Total venture capital dollar investments could reach a whopping $74 billion this year, the second highest amount in a decade, according to a joint report by PitchBook and the National Venture Capital Association.

Over the past few years, the number of deals has risen by 137% to 10,501 in 2014 from just 4,433 in 2009.

Although the number of deals declined 2% decline last year, deal valuation hit $79 million, the biggest total since 2006.

This year, software remains atop all other sectors including biotechnology and pharmaceuticals, commercial services, energy, information technology hardware and media, according to the report.

As of Aug. 30, the amount raised was already $32 billion, compared with $36 billion a year earlier.

Raising capital for some start-ups comes easier for some companies than others.

For instance, Snapchat this year raised $1.8 billion from private investors, according to the Securities and Exchange Commission.

The $17.8 billion start-up soon changed its name to Snap and may go public soon.

Although some start-ups may be flooded with capital, others such as Dinner Lab and Take Eat Easy, Pepper Tap tend to fail purely due to a cash crunch and other challenges.

Many of these failures are because the start-ups' revenue doesn't cover their costs, they "cannot find a third fundraiser" or "delivery networks got more fragmented and lethargic," etc., according to CB Insights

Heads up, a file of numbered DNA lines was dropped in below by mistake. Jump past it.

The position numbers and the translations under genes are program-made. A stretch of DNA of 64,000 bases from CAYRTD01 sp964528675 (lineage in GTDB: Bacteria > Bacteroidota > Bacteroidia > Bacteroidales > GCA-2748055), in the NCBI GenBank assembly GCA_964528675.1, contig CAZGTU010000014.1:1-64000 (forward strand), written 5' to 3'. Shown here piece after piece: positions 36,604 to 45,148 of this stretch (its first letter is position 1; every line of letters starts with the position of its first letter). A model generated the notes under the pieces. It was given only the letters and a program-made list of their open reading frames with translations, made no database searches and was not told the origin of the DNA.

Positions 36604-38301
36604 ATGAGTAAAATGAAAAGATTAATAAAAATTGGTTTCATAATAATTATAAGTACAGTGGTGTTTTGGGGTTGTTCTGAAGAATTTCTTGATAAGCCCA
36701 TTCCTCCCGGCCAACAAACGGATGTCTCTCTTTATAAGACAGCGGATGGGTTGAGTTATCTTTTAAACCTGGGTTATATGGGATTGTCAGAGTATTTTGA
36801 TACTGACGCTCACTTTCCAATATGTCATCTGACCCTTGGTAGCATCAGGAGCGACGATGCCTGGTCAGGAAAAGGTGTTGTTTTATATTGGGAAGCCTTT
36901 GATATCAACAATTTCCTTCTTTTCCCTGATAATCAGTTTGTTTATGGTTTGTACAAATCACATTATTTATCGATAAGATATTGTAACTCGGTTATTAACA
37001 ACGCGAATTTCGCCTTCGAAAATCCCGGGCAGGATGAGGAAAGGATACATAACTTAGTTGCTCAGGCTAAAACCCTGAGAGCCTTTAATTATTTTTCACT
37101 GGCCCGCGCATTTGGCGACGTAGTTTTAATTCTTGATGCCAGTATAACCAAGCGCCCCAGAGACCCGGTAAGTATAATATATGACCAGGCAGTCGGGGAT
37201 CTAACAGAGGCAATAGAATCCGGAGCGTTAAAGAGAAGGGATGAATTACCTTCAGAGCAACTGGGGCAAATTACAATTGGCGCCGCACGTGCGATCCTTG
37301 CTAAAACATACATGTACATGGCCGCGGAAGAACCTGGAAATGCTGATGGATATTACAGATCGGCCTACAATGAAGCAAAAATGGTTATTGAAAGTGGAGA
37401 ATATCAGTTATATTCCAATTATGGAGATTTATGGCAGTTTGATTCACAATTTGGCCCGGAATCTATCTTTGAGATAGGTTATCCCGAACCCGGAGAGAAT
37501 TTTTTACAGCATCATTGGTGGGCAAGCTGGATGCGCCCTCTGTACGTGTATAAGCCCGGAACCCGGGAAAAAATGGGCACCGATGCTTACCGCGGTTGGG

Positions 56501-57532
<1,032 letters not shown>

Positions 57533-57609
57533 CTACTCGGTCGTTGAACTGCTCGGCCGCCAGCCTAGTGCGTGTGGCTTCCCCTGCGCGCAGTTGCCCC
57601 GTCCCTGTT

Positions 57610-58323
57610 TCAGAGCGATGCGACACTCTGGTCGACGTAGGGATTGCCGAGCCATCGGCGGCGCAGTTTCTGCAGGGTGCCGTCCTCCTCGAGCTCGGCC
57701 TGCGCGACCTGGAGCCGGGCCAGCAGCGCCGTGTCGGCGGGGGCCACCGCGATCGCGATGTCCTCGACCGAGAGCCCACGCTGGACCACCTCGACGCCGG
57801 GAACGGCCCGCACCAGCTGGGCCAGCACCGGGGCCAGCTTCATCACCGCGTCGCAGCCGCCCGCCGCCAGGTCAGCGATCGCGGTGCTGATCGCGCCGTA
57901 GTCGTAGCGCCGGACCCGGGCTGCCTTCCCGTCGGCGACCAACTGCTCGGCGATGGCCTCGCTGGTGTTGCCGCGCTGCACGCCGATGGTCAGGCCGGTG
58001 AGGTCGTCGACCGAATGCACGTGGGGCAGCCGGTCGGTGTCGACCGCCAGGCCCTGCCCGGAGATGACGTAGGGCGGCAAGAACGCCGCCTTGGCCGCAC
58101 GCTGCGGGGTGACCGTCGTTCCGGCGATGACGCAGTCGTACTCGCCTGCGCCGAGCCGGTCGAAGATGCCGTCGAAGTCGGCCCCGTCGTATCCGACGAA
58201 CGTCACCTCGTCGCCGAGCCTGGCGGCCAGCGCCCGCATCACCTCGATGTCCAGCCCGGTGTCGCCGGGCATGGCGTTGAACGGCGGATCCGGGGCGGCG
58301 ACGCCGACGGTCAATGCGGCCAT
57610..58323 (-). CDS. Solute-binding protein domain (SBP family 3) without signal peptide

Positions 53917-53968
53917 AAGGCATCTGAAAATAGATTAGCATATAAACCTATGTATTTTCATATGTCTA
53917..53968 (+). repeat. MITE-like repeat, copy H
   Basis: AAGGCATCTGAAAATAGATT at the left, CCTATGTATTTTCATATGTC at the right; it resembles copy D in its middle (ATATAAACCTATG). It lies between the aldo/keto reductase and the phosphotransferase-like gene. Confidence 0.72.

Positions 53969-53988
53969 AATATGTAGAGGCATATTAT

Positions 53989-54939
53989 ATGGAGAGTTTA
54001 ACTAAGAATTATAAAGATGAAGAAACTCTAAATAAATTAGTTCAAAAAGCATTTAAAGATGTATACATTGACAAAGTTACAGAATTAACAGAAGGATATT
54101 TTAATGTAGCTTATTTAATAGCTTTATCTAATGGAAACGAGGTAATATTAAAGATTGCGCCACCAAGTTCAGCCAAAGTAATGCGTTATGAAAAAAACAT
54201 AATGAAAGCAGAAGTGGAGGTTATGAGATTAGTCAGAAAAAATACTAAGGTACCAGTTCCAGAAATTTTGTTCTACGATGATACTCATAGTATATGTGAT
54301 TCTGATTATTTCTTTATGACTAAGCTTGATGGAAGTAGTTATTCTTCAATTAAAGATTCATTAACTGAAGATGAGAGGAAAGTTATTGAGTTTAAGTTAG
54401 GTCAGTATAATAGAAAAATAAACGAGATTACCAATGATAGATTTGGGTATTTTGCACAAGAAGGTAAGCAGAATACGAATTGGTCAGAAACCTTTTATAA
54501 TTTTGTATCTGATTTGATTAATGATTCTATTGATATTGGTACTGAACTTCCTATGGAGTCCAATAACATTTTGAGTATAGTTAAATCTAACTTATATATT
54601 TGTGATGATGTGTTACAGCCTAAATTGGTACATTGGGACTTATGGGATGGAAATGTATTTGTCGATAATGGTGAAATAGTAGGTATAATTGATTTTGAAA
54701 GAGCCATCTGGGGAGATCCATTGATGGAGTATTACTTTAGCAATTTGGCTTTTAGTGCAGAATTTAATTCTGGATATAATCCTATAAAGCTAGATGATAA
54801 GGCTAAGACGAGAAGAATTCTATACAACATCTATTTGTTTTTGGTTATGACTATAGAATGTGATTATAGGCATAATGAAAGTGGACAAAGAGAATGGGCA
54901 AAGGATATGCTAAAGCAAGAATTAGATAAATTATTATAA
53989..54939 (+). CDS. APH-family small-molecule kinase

Investors are also becoming more analytical and cautious about how and where they should be investing.

According to the report, using a "more targeted approach," investors are "making fewer but larger bets."

Angel and seed capital declined to 898 deals in the third quarter, but this may be due to the gaining popularity of accelerator programs, pre-seed and angel investors, according to the PitchBook and National Venture Capital Association report.

Fresh start-ups, also known as series A ones, however, are struggling to raise money because the total number of deals declined 32% from the previous quarter.

By contrast, late-stage deals, also known as series D ones, saw a massive third-quarter decline of 46% in total invested capital and a 4% drop in deal volume in the third quarter. The second quarter saw more than a $14 billion flow into late-stage deals.

The slowdown in the late-stage deals capital shouldn't "alarm market participants" because it may mean that VCs are "actually looking to manage risk in a more prudent and efficient fashion," according to the report.

Technology has been a driving force for many corporate VCs that want their parent companies to gain exposure to technological innovations. The role of mergers and acquisitions is crucial in this situation as established corporate giants compete to acquire tech start-ups.

Although corporate acquisitions have dropped, they account for the largest proportion of VC sales.

Median venture-backed exits through M&A have already doubled this year from last year, the report found.

This year venture capitalists have gotten choosier with many start-ups exiting through acquisitions and sales after incurring huge losses.

Uber Technologies, for instance, sold its, China operations to Didi Chuxing Technology, becoming the latter's largest shareholder. That company will invest $1 billion in Uber Technologies.

Similarly, Dollar Shave Club and Jet.com chose to sell themselves to Unilever and Walmart, respectively, instead of fighting well-established and bigger brands.

This article is commentary by an independent contributor. At the time of publication, the author held no positions in the stocks mentioned.